The professional market is becoming more and more competitive. Our 600 management programmes nationwide, which graduate approximately 5,000 students a year, are rendering MBA degree holders a dime a dozen. Apart from one detail -- the programmes themselves cost substantially more than a dime.
As do other educational programmes, whether they are a professional or technical graduate degree, a liberal arts undergraduate degree, or a PhD in botany. A management degree at an IIM will cost just under Rs 200,000, but if you're going abroad you can end up spending anywhere between �10,000 a year to $50,000 a year for an MBA or a similar masters.
If you're not blessed with parents who can afford to send you to graduate school, or if you're not thrilled about sponging off them, there is still hope. Apart from scholarship programmes offered by bodies such as the British Council and internal financial aid packages individual colleges may offer, banks are also doing their bit to make it easier for you to get a higher education.
In 2001, the Indian government, in conjunction with the Reserve Bank and the Indian Bankers' Association, implemented the Comprehensive Educational Loan Scheme. This scheme, based on the premise that everyone should have access to basic education, was designed to help the poor gain access to a primary education, and anyone who aspires to it but cannot afford it, a higher education. It extends to undergraduate as well as graduate degrees, in India as well as abroad.
The details of schemes vary from bank to bank, but the umbrella loan scheme means that many features will be common. The amount of the loan, for instance, will usually be up to a maximum of Rs 750,000 for studies within India and Rs 15 lakh (Rs 1.5 million) for studies abroad. (Many banks, however, do offer more -- at the State Bank, for instance, you can borrow up to Rs 20 lakh -- Rs 2 million -- if you're going abroad and HSBC will give you Rs 25 lakh or Rs 2.5 million).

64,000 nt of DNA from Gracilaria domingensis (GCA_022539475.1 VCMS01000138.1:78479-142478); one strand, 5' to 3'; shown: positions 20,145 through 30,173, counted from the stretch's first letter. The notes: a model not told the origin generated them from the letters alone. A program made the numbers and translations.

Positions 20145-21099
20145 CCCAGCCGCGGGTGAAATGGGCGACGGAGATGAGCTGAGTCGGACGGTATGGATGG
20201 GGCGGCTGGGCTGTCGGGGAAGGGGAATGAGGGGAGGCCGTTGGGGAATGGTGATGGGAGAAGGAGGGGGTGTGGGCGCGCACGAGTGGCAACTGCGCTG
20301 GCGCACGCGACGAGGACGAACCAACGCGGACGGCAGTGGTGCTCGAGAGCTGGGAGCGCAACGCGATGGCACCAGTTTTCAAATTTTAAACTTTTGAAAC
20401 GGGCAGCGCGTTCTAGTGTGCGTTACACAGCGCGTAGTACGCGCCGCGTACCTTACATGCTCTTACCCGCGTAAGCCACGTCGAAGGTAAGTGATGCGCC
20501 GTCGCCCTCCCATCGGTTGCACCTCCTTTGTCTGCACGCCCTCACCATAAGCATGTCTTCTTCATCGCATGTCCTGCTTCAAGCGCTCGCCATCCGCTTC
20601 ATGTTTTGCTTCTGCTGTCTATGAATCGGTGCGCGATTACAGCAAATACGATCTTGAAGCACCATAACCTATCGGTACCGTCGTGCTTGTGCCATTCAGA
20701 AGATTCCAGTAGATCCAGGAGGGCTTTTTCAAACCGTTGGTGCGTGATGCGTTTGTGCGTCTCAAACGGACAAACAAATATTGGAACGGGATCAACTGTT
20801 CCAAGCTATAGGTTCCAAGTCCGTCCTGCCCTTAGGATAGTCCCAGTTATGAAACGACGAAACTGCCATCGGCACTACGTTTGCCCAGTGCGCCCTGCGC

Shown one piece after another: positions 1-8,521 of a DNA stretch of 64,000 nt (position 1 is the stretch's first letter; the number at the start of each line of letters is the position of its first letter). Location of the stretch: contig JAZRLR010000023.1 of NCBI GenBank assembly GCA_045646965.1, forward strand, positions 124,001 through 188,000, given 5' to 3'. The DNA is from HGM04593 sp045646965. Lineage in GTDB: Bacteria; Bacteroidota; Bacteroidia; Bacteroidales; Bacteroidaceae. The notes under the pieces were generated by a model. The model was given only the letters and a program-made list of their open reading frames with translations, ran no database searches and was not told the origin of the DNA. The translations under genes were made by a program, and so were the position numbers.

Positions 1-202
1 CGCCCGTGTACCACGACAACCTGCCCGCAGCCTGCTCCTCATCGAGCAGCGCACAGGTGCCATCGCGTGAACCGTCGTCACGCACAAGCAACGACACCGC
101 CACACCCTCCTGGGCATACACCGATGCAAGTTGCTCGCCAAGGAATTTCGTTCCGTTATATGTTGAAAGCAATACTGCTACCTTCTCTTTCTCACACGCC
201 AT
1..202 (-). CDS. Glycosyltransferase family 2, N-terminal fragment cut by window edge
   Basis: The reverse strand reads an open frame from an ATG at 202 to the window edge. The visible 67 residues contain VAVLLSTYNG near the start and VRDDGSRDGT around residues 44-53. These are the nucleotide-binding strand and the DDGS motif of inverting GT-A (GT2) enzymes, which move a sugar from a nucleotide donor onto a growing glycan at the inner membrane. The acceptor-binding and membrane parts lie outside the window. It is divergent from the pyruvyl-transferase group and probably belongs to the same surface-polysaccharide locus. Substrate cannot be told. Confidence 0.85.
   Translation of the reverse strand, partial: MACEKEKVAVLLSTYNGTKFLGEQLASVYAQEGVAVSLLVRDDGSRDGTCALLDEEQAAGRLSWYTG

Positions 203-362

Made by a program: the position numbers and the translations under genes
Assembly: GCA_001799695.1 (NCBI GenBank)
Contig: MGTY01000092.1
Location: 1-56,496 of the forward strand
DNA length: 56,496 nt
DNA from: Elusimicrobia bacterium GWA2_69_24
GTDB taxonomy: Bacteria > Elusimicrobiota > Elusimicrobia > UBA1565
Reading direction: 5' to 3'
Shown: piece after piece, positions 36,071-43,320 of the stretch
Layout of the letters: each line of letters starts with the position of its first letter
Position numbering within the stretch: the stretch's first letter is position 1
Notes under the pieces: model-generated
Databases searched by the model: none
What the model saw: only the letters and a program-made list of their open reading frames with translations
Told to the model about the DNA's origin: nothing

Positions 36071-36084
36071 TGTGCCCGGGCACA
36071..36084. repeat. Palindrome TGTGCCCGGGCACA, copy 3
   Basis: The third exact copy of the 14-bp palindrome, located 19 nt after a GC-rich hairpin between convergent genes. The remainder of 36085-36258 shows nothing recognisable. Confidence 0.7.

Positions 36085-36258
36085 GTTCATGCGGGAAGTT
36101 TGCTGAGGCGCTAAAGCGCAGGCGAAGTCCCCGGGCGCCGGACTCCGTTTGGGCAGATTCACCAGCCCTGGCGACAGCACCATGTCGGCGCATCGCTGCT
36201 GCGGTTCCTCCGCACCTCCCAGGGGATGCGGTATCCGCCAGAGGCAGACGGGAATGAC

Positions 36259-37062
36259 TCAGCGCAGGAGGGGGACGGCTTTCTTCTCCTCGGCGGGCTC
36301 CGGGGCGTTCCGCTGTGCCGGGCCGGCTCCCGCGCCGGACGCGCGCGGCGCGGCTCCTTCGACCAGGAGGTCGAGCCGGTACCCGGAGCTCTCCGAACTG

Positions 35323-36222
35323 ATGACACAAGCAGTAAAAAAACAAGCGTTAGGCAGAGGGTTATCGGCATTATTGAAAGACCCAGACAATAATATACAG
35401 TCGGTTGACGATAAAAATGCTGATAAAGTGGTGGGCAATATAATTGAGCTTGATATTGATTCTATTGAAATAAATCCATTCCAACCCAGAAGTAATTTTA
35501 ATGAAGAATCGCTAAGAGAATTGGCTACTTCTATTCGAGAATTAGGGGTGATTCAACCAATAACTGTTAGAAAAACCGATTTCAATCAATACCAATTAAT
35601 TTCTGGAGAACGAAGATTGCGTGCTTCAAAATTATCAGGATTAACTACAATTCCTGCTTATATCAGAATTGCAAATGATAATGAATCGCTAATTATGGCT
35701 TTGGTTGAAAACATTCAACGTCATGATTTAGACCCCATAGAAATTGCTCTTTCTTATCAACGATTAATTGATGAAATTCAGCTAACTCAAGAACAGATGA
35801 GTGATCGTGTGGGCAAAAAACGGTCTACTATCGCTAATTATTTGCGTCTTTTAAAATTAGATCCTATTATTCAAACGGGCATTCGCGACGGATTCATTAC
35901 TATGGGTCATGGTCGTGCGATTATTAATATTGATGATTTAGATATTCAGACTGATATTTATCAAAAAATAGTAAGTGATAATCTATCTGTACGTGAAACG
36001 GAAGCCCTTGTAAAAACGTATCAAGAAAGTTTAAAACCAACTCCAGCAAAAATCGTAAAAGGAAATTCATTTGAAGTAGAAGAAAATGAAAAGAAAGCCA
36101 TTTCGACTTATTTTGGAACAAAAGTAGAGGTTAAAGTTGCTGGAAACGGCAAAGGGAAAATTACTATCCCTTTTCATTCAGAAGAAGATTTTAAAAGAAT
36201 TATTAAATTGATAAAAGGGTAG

The requirements for the loan again, will only deviate minimally from state guidelines. According to the government scheme, to be eligible, a student needs to be an Indian national, already be in possession of an acceptance letter from his or her school, and in the case of Indian universities, have scored a minimum of 60 per cent in the entrance exam.
Most banks will adhere to this general guideline, but may ask for additional items such as an approved list of expenses from the school, income tax statements from the student and possibly the parents, and an account of assets and liabilities that they own or owe.
The interest rate will normally be level with the prime lending rate of the banks, if the loan is up to Rs 200,000, but be PLR plus 1 per cent over Rs 200,000. Security will only be needed if the loan amount is over Rs 200,000. (Most banks have moved this dividing point from Rs 200,000 up to Rs 400,000).
There may be additional caveats: some banks have an age limit, for instance the Oriental Bank of Commerce [Get Quote] insists that you be under 45 years of age, and many (though not all, for instance at the Indian Overseas Bank [Get Quote], if you're over the age of 18, there is no need to have a co-signer) will also insist that the parents or guardians be co-signers.
In terms of payback, most banks will give you the equated monthly instalments (EMI) option, slicing what could be a mammoth payback into easier-to-swallow monthly packages. Most banks will also give you time to start hunting around for a job before they expect you to start paying it back. The State Bank, for instance, expects you to start payments either from six months after getting a job, or one year after the completion of your course -- whichever comes first.